I have become deeply committed to Nordic architectural traditions
Nada grew up in Egypt and then moved to the UK to do her undergraduate studies at the University of Nottingham. She loves climbing, listening to jazz and exploring Sweden’s nature.
Why did you choose this master’s programme at KTH?
I first moved to Stockholm to do my internship after completing my undergraduate studies in the UK. I had a great experience at the office in which I worked in Stockholm and participated in many exciting projects. I particularly loved the atmosphere in the office and felt that the team had a great work-life balance. I wanted to continue my education in a university at which I could find a similar attitude to work, as well as continue to immerse myself in Nordic culture. I was therefore immediately drawn to KTH, where I was confident I would find this.
I have become deeply committed to Nordic architectural traditions based on welfare and social responsibility and aspire to create places that are socially, economically and environmentally sustainable – places that can make our lives healthier and give people pleasure – and felt that KTH would offer me a chance to work towards this.
What are the best aspects of your programme?
The diversity you find in the Studio and Seminar courses is wonderful. You get to choose between approximately 10 courses, meaning there is something for everyone. The Studio options include varied approaches from hands-on building to very technological ones. Each Studio option also has a subject focus and addresses a chosen topic.
Have you chosen a specialisation track within the programme? If Yes, which track and why?
There are no tracks in this course.
What are your favourite courses thus far?
Our Studio course is really interesting. In my first semester I was part of the design studio ‘Infrastructural Cares’ in which we approached contemporary environmental and socio-political issues utilising ideas in care ethics and affect theory.
In the second semester I joined ‘Studio Making’ in which we produced a series of abstract models and utilised them as design agents. We designed and built wood and fabric pavilions in pairs for a bakery in the southern part of Stockholm. In our second project, we turned to our personal passions and views for design guidance. We drafted a manifesto and were challenged to produce an architecture that was consistent with our beliefs.
I also really enjoyed both my seminar courses. In my first semester I chose the seminar course ‘Restoration’ on which we were introduced to historical and theoretical perspectives on the development of the professional field of architectural restoration, with a focus on the Swedish context. I chose ‘Housework’ for my second seminar course. Here, we developed our critical reading and writing skills as we explored questions of care and maintenance. We studied the full life cycle of buildings, including how they work and what happens to them after they have been built. This seminar was an eye-opener for me and I feel like it articulated issues I hadn’t previously considered that I am now giving attention to in my design work.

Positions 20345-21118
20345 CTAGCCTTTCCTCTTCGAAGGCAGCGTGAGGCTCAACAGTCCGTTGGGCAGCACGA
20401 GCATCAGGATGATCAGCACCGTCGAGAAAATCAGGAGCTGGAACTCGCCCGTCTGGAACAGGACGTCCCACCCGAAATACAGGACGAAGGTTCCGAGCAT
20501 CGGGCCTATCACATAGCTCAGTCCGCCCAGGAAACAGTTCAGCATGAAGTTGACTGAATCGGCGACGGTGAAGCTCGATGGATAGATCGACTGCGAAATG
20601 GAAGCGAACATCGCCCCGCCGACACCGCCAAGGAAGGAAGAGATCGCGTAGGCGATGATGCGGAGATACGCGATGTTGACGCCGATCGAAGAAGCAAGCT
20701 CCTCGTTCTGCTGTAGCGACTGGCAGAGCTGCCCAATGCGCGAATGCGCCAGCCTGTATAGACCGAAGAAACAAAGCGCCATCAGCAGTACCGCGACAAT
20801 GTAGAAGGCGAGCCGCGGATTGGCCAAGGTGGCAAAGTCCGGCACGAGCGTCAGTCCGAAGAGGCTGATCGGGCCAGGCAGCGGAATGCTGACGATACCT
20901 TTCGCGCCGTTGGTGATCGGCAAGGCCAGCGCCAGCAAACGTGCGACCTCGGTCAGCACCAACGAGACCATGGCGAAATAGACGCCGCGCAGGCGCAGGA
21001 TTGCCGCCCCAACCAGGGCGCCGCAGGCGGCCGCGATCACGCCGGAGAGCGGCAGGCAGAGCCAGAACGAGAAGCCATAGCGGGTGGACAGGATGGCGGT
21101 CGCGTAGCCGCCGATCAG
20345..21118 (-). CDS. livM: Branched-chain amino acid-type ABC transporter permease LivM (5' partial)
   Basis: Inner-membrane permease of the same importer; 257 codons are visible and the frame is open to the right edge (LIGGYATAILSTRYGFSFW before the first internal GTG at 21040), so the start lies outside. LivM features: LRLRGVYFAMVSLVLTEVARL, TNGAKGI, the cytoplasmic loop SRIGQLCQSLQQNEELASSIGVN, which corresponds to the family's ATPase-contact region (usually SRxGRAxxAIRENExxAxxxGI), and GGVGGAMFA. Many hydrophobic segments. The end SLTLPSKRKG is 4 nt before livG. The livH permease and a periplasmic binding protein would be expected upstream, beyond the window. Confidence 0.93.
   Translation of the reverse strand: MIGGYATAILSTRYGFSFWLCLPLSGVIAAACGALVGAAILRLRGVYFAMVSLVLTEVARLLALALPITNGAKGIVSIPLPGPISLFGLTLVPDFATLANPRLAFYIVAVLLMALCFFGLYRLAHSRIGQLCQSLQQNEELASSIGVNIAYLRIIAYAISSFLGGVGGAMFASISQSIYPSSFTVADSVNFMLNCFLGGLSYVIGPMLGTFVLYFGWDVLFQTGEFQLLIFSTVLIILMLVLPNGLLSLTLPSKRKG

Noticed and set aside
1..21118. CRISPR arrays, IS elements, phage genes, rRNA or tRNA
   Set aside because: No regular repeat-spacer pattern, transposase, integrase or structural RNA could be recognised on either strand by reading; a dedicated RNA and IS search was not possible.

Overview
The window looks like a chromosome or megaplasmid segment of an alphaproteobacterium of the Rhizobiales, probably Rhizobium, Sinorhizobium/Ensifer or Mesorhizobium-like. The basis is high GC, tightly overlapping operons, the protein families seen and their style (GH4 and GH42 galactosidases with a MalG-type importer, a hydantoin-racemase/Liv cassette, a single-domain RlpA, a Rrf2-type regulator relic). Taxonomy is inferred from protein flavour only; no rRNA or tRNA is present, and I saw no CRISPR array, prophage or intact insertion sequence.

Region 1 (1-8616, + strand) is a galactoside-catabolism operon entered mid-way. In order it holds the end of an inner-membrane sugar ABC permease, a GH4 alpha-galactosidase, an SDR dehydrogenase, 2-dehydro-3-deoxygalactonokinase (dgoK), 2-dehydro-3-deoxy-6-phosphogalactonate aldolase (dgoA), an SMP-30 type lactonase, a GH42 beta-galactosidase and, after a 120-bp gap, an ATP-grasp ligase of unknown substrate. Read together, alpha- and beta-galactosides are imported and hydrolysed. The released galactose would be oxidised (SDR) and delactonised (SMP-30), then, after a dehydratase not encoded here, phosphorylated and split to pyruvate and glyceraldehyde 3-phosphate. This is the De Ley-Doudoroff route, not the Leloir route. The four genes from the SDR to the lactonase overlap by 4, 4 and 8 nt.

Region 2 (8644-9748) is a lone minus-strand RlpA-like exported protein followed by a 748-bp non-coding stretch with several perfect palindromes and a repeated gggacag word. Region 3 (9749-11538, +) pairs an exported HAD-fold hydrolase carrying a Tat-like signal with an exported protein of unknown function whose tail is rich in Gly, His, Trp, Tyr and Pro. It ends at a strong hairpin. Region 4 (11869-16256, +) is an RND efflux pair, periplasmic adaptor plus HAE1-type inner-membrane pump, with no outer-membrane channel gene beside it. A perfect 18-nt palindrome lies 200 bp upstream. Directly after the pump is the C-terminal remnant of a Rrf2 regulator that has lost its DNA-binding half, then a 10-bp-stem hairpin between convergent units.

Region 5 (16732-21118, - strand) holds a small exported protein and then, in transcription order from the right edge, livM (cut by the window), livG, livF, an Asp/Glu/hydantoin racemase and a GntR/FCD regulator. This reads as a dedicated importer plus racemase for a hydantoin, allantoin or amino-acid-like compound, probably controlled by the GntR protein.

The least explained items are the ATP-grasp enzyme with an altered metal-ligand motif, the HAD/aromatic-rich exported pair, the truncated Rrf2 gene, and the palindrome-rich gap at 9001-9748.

How do studies at KTH differ from your previous studies?
I feel like it has been a smooth transition from my undergraduate studies in the UK to here. The main distinction between my undergraduate studies and my master’s degree at KTH is the difference in courses. More freedom is generally offered at master’s degree level.
How is student life in Stockholm?
Student life starts with the welcoming events organised by THS, the student’s union. These events shed light on all the great things you can do in Stockholm. THS organises a great variety of events in which you get to meet the international community at KTH. There are also many events that go on all year, and lots to see and do – music and arts festivals, as well as cultural venues and museums. There are many places of particular interest to architecture students, such as Skogskyrkogården or the public library. The tranquillity of the city and closeness to nature in Stockholm is very enjoyable. There are lots of parks and nature reserves right in the city, as well as places that make for a great day trip, such as the Stockholm Archipelago. The public transport system is excellent, although the city is small enough that you can cycle to almost anywhere. A drawback is that the city is relatively expensive when it comes to cafes and restaurants.
How would you describe your time at KTH so far?
My studies so far have been interesting and rewarding. I feel the university is caring and all-embracing and I’ve found that all the teachers are great mentors. I also find a great work-life balance and have had time for my hobbies, as well as exploring in and around the city. I am happy with the work I’ve produced during my time here and feel like I’ve had the flexibility to explore exactly the topics and ideas that I am interested in.
What do you want to do after graduating?
I hope to get some hands-on experience in a design and build project somewhere, possibly in a suburban area.
What would you like to say to students thinking of choosing KTH for their master’s studies?
I would describe the teaching at KTH as being fair, open minded and encouraging. The programme offers a lot of flexibility and gives you the opportunity to focus on your interests, as well as discover new ones. There is a good work-life balance, and for an architecture school, it is relatively stress free. There is a wonderful community of students and teachers and it’s a place in which you can make life-long friends. I would wholeheartedly recommend that you choose KTH for your studies and wish you a great experience!